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Old Mar 08, 2008, 08:16 PM
B for Bruce
BMatthews's Avatar
The 'Wack, BC, Canada
Joined Oct 2002
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Ron, I hit that limit when I did a 50 cm span paper stick model.

I'd wound the motor for it's very first test flight and turned to walk to the flight line. Someone walked past in front of me about 8 or 10 feet away, When I got to his path there was still enough turbulence from his passing even a couple of seconds later that it twisted my wing and it folded like a house of cards. Never even got a single flight from it.

Erich, don't make them THAT light....
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Old Mar 09, 2008, 05:56 AM
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erich's Avatar
Holden , Massachusettes
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First fly session is history. As someone said, good news and bad. The good, the penny plane pretty much flew right off the build table. Somehow the front of the stab came loose making stab pivot 180 deg during flight. The thing still flew for about 2 minutes, with the crooked stab. After regluing, had 5-6 more flights, most of which were over 4 minutes. Last flight of this one, we put on close to 2000 turns and managed to get it caught in the lights (65' ceiling). One of the guys had a real long pole, and managed to get it unstuck. Other then the loose stab, this plane suffered no other casualties. The A6 flew real badly, cause of a totally misaligned prop, so that ended up back in the hanger after one test hope. Ezb #3, the one I had spent so much time on making it fly to the left and not right. Just kinda dove into the ground. We found the LE had been broken, maybe during assembly. Since it was late, didn't get another shot at flying this one. Ezb #1 which weighed about 5 gr. flew pretty good making some tight left turns . Only put about 500 turns on this one, so it never really got much height. Wish I coulda flown this one some more, but ended up going to the penny plane. Learned quite a bit about a fly session. One of the things is: Peanut Scale planes, are real hard to fly, well, even by seasoned pros. Another is: don't bring too many planes, it's better to concentrate on one or two, and get them trimmed out properly. High point of the night was watching a young MIT student fly a large F1D plane, the thing only got about 6' high, but took 2 min. to make a 20' dia circle. Was just incredible to see.


BMatt,

No need to worry about me making anything real light for quite awhile. Will be making things that fall into the weight of a Pennyplane for the forseable future. But most definitely have seen.... lighter is better. At least a lighter wing loading. Which is mostly true in RC soaring as well.

So back to rebuilding, and waiting for next session.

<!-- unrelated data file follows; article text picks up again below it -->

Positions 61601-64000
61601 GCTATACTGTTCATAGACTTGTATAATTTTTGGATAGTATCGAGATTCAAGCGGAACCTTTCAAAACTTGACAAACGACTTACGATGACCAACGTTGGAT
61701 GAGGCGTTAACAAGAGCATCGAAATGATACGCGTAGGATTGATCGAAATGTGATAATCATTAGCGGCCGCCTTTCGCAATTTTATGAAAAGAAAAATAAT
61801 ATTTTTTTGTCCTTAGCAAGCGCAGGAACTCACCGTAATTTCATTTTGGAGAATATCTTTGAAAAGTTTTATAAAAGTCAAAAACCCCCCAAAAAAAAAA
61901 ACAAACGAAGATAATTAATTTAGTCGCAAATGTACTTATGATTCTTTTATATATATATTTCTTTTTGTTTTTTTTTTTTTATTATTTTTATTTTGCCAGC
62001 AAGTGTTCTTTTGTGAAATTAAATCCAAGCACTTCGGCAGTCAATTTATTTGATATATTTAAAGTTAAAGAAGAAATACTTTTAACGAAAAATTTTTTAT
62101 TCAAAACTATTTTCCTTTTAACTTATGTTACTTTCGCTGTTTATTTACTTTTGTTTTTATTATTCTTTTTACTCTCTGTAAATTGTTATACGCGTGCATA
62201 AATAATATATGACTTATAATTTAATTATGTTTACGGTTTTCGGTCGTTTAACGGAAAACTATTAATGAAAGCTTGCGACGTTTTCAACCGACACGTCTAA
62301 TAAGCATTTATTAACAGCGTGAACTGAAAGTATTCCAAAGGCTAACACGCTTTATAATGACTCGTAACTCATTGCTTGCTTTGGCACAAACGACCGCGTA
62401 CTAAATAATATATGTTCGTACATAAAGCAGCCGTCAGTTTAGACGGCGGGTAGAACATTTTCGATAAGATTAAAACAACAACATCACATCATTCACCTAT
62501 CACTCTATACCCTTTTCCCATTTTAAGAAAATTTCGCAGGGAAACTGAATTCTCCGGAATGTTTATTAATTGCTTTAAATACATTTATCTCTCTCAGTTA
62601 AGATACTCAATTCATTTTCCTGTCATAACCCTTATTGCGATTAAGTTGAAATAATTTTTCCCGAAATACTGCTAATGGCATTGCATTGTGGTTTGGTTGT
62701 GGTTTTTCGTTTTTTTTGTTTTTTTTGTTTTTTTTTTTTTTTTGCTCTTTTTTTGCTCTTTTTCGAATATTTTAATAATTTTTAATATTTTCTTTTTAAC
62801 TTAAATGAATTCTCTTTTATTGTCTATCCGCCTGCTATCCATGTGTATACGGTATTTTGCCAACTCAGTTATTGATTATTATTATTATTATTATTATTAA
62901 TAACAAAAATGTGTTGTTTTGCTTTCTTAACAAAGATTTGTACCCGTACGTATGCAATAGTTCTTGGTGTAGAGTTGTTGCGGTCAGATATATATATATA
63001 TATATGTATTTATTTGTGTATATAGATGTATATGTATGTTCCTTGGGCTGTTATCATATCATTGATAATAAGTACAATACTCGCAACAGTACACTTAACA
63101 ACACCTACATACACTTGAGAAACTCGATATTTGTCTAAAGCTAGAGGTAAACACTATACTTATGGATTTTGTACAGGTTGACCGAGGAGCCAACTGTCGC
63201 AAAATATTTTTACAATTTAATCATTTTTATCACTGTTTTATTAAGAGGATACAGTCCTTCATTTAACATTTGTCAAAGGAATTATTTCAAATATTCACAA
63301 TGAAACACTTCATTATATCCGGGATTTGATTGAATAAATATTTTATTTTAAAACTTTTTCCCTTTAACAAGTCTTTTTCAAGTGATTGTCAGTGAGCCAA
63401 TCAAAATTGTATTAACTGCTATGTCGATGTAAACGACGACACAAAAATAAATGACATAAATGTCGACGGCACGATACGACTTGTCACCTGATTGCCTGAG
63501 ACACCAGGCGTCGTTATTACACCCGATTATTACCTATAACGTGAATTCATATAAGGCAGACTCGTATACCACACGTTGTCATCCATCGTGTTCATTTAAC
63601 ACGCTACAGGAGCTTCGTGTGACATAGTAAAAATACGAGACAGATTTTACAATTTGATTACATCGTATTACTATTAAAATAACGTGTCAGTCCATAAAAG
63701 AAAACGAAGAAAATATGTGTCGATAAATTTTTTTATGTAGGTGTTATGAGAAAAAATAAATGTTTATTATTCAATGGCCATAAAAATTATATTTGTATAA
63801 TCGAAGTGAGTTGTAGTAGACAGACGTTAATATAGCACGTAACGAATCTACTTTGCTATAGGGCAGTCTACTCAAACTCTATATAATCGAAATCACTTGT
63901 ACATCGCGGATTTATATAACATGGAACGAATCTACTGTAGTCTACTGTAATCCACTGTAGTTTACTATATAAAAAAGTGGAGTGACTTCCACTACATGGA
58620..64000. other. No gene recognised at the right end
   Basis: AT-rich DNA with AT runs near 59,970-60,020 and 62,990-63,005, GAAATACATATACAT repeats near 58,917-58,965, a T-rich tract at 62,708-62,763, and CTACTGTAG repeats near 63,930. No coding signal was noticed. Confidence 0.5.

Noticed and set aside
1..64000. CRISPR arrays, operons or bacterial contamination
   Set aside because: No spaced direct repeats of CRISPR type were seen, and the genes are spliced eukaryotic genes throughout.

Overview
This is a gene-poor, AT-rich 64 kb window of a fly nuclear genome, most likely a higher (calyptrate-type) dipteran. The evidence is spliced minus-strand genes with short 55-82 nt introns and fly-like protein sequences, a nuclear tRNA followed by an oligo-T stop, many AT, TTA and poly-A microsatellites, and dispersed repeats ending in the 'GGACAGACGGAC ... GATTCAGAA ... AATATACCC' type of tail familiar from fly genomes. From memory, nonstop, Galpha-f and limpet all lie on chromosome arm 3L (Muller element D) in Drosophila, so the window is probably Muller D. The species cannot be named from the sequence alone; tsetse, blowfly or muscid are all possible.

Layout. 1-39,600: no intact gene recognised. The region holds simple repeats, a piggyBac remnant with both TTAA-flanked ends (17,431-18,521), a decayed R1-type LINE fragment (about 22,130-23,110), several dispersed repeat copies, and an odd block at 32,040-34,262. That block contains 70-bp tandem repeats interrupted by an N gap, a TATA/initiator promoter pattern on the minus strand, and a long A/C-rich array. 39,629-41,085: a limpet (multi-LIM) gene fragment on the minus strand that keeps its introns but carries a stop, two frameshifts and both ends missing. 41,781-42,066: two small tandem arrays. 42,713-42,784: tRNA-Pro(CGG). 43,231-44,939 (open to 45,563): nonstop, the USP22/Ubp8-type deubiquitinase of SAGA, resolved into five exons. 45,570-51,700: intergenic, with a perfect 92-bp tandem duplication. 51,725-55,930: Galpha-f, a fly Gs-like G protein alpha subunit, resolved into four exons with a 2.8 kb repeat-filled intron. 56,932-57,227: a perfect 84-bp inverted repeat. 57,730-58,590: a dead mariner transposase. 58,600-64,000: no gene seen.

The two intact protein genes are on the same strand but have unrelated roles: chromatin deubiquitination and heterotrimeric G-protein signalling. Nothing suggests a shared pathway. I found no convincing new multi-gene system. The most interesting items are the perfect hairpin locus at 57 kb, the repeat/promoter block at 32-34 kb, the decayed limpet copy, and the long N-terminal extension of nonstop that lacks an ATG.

Hope photos came out, 2 of em are pretty big. First 2 photos are of my PP, the next two of a MIT students beautiful F1D. Session is at an MIT gym, organized and well presided over, by, Mr. Ray Harlan.

erich
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Old Mar 09, 2008, 09:12 AM
slow but inefficient
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Riverhead NY USA
Joined Dec 2000
3,097 Posts
Hi erich -

This has become my favorite thread. Writing down your experiences and the advice you receive is a great idea. If you can draw, make sketches. The world could use another book on indoor flying. Your last post is really interesting to read. If you'll notice, my book is kind of thin on flying and recording those kinds of observations.

I kept a notebook with sketches during my learning process and by the time it was and inch or so thick, people would see it and disappear into it; guys would forget to fly and sit for long periods poring over it. When the first publisher suggested an indoor book as a project I was already with my notes and we were off and not quite running. It was actually another three or four years before the book itself was ready.
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Old Mar 09, 2008, 12:03 PM
B for Bruce
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The 'Wack, BC, Canada
Joined Oct 2002
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4 minutes on your first pennyplane and at your first flying session is sure nothing to sneeze at. That's darn good performance for starting out.

And obviously you've seen the other end of the spectrum as well with that F1D model's build and performace.

Now you know why indoor is so fascinating to so many that are up for the challenge.
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Old Mar 09, 2008, 12:18 PM
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Holden , Massachusettes
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Ron

Appreciate your confidence. But writing a how to book, requires a LOT more expertise, then I'll ever have. Am mostly doing this, cause of an excess of free time, I have at the moment. Ray Harlan is the guy you want, he makes notes, and keeps records of almost everything. He spent a lot of time getting mine and others' planes off the ceiling. Believe he fixed everyone else's plane at least once. I know he reglued things on mine, 3 times. He even chastized me, somewhat, for not taking notes on which loop of rubber was used on which plane and the number of turns. Am just not that methodical.

I know how one can get lost in a book. Read parts of yours for close to a month, before finally deciding to build some of the stuff in it. Glad I did. Still go over it most nights. Am concentrating on the rolled tube and PP section right now.

BMatt